Cast Blog: #WORKOFART

Trong Defends "(What Would Tom Friedman Do?)"

Tearing Up

The Drama's Done

An Alternate Universe

Enchanted

Tiny Coincidences

Portrait of an Artist

The Town

Main Street Meets Mean Street

The Secret

On Getting Naked and Hitting the Streets

Selling Out or Buying In?

A Difficult Choice

Do You Believe in Magic?

Elimination Heartbreak

Figure Eights and Fast Lanes

Art Girls (and Boys) Gone Wild!

Eye of the Tiger Penis

The Temptation of Simon

Art (and Defeat) in the Streets

Night Owl

All the Art That's Fit to Paint

Riddle of the Spanx

The Gray Lady isn't Just for Men

Bangs, Toggle Sweaters, and Kids

The Fame

Child's Play

Kids' Stuff

How Could You?

Sex is in the Air

The Essence of the Competition

Pop Touched Me, Too

One Enchanted Evening

What's Poop Got to Do with It?

For Your Entertainment

Scat-Art-Logical Humor

When Simon Met Sucklord

It's Baaaa-aaaack!

Back to School

Isn't It Ironic?

Art History

Trong Defends "(What Would Tom Friedman Do?)"

Trong reacts to the judges' critque of his piece, ""WWTFD?"

 

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"WWTFD?" held a mirror up to the judges and artists, and offered up a reflection. The sculpture was essentially a portrait of "us." If you look at the position of the TV sets, they mimicked exactly the placement of the judges facing the critiqued artist. The piece was about our ambivalence at participating in a reality television show, which I thought was perfectly normal and healthy. The texts on the screens represented psychological thought bubbles, applying to those subconscious sound bites that race through our heads. What person hasn't said at one point or another, “I hate reality TV” or “It’s so fake!”? The sculpture was a script, and we all seemed to have followed it exactly.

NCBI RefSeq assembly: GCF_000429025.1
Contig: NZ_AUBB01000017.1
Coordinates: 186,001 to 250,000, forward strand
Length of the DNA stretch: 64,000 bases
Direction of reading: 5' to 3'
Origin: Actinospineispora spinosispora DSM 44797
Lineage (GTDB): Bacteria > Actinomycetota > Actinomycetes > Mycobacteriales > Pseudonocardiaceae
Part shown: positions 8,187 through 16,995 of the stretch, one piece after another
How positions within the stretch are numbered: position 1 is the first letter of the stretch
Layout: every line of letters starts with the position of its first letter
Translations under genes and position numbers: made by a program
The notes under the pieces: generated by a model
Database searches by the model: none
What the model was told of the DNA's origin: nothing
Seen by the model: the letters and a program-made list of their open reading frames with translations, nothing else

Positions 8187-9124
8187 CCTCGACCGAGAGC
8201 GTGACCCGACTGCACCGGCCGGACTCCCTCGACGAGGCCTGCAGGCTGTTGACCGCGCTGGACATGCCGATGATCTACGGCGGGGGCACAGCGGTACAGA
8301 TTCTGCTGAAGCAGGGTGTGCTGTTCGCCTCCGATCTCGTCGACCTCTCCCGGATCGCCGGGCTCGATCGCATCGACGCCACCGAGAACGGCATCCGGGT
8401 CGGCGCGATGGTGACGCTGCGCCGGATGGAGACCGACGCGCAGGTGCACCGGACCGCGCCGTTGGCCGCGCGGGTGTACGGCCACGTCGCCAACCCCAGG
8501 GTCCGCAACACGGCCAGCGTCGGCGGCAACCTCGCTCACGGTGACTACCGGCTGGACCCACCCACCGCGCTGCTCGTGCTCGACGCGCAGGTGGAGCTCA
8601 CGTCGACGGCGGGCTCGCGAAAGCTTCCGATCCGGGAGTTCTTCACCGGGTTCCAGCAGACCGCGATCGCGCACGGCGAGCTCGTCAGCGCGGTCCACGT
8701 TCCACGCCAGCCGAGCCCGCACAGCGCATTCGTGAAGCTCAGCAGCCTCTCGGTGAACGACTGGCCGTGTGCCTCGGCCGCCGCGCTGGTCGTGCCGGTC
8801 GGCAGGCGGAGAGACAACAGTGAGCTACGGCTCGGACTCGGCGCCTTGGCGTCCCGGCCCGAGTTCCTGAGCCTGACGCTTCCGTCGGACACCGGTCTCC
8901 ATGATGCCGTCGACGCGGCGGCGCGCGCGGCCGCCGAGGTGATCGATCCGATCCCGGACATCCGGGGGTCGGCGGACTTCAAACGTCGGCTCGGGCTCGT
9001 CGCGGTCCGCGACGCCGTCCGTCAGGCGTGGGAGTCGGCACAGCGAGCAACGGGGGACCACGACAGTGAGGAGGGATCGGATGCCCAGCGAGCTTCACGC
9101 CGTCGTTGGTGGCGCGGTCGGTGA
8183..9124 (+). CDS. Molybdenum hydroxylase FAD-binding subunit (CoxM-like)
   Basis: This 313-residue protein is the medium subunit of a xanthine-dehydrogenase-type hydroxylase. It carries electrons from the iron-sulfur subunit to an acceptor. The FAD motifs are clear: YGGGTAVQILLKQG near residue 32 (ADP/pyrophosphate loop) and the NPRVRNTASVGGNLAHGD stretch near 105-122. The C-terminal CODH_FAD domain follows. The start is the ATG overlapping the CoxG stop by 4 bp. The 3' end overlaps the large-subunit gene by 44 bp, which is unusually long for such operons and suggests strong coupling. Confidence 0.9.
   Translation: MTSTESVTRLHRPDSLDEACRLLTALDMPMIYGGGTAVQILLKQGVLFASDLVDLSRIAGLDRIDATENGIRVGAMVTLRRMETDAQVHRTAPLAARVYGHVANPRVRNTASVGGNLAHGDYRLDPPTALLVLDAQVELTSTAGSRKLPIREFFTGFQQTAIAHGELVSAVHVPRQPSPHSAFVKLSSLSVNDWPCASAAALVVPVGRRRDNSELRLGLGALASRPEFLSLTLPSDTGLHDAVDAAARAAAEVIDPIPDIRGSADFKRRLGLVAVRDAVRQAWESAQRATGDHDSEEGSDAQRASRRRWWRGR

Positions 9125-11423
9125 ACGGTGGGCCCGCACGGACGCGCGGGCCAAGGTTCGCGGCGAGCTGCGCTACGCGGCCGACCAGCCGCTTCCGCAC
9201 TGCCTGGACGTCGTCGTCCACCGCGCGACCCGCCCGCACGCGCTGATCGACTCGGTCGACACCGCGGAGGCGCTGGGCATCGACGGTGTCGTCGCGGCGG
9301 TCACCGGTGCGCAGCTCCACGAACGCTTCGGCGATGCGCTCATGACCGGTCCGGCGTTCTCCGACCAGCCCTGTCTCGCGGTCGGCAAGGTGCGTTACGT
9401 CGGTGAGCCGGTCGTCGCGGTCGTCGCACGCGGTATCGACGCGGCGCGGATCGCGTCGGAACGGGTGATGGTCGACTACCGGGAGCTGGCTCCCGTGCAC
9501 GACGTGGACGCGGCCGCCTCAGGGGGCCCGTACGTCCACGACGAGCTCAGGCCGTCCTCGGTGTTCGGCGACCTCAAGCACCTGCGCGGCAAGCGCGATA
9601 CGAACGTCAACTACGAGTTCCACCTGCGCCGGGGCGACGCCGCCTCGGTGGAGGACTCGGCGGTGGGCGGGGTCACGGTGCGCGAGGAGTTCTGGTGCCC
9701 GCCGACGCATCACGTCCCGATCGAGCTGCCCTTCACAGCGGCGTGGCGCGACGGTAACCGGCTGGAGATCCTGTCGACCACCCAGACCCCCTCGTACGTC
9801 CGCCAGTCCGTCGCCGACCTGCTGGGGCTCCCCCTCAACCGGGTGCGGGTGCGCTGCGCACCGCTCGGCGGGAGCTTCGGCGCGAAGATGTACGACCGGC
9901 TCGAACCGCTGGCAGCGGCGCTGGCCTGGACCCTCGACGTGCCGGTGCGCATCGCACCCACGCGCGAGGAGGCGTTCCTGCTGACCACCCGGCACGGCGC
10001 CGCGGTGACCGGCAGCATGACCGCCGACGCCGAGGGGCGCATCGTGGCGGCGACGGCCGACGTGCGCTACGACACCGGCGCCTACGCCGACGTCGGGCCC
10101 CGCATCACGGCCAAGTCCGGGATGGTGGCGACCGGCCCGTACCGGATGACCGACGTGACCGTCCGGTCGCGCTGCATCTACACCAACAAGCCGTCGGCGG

"(What Would Tom Friedman Do?)" not only referenced the artist, but more importantly the acronym "WWJD? (What Would Jesus Do?)". The sculpture was therefore looking at mass media and spectacle as religion, like Mark’s golden TV altar. The “insider” response to the work did not hold much water for me, since everyone there is an insider except for Erik. When artists create work, they think of their audience. For strategic purposes, my main audience was the five judges. But it was also very accessible to a mass audience in many other ways.

The very nature of art is that it asks us to approach life in a more roundabout, questioning way. It is this sense of self-doubt that "WWTFD?" was trying to broadcast. When given the opportunity to reflect, people often choose not to because the truth can sometimes be painful. As Jerry Saltz quoted Brice Marden, "The word 'painting' has the word 'pain' in it."

In a related way, these painted television sets offered the choice of seeing in color, black and white, or all the above. And, in all fairness, as a former Work of Art contestant once said, you can’t be "judgmental" without the "mental."